The Death of Ivan Ilych
Technology and Modernization Quotes
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"But what really was the matter with him?"
"The doctors couldn't say – at least they could, but each of them said something different. When last I saw him I though he was getting better." (1.9-10)
Only one page into the story and we're given an indication that doctors will be useless for Ivan Ilych. Not only could they not save him; they couldn't even agree on what he had. Medical science seems to have failed completely. It's a quick clue-in to how badly the doctors will come across throughout the story.
He went. Everything took place as he had expected and as it always does. There was the usual waiting and the important air assumed by the doctor, with which he was so familiar (resembling that which he himself assumed in court), and the sounding and listening, and the questions which called for answers that were foregone conclusions and were evidently unnecessary, and the look of importance which implied that "if only you put yourself in our hands we will arrange everything – we know indubitably how it has to be done, always in the same way for everybody alike." It was all just as it was in the law courts. The doctor put on just the same air towards him as he himself put on towards an accused person. (4.4)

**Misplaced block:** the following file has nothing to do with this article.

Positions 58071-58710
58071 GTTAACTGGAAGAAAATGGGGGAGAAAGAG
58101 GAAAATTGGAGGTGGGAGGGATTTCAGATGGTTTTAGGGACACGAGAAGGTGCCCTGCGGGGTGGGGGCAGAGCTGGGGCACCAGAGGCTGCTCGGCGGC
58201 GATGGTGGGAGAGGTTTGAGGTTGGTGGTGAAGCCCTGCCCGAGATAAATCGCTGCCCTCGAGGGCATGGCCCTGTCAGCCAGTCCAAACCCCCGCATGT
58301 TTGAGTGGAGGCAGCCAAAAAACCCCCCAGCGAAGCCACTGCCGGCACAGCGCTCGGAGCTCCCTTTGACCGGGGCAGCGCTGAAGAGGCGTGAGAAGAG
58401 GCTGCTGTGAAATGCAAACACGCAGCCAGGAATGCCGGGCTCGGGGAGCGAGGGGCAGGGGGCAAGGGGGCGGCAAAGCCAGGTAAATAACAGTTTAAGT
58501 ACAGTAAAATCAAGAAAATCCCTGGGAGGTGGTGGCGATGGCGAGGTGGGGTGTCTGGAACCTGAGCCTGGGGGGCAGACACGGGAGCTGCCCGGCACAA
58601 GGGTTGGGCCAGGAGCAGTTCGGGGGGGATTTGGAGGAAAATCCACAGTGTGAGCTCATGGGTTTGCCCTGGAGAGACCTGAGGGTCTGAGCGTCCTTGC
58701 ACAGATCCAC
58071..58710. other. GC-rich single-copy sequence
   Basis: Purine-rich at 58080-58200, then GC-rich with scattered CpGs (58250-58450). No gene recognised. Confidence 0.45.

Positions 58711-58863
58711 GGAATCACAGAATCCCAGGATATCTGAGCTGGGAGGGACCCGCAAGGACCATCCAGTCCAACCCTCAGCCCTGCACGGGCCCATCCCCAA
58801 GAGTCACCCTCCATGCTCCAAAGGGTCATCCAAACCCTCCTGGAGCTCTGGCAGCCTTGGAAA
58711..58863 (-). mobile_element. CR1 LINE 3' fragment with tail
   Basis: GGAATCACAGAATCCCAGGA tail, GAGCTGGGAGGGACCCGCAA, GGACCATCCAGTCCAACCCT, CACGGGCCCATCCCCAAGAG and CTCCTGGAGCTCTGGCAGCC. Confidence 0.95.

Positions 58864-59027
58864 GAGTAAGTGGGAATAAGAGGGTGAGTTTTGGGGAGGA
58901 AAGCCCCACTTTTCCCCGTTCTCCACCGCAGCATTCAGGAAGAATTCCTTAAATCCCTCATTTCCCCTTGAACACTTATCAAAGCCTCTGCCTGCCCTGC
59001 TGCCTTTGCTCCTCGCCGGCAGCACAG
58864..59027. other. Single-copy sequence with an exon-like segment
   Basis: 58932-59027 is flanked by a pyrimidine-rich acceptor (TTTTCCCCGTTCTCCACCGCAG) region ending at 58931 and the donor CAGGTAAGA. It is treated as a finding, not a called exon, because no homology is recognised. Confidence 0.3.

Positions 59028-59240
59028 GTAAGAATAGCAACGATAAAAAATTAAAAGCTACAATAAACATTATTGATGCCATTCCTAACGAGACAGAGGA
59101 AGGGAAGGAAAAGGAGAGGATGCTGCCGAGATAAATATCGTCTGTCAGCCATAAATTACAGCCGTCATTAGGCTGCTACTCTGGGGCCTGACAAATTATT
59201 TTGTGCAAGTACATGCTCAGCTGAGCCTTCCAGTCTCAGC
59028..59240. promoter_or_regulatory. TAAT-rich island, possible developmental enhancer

Ivan's first visit to the doctor instantly reveals the narrator's uncharitable attitude towards the profession. The doctor comes across as arrogant, filled with his own importance. He also dehumanizes Ivan, making just another case out of him, just like all the others. The comparison to the law courts ties a damning link between the two groups of professionals – they're both part of the larger false middle-class world that Tolstoy is satirizing. It also suggests the degree to which Ivan's experience as a suffering patient will turn him against the world he lived in before.
To Ivan Ilych only one question was important: was his case serious or not? But the doctor ignored that inappropriate question. From his point of view it was not the one under consideration, the real question was to decide between a floating kidney, chronic catarrh, or appendicitis. It was not a question of Ivan Ilych's life or death, but one between a floating kidney and appendicitis. And that question the doctor solved brilliantly, as it seemed to Ivan Ilych, in favour of the appendix, with the reservation that should an examination of the urine give fresh indications the matter would be reconsidered. All this was just what Ivan Ilych had himself brilliantly accomplished a thousand times in dealing with men on trial. (4.5)
What matters to the doctor is not what matters to Ivan. To the doctor, Ivan is a fascinating medical puzzle to be solved; he wants to figure out which of Ivan's organs is malfunctioning. To Ivan, all that matters is whether or not he'll live. The doctor seems to care about Ivan as a medical case and not as a person. Again Tolstoy draws a comparison between doctors and lawyers.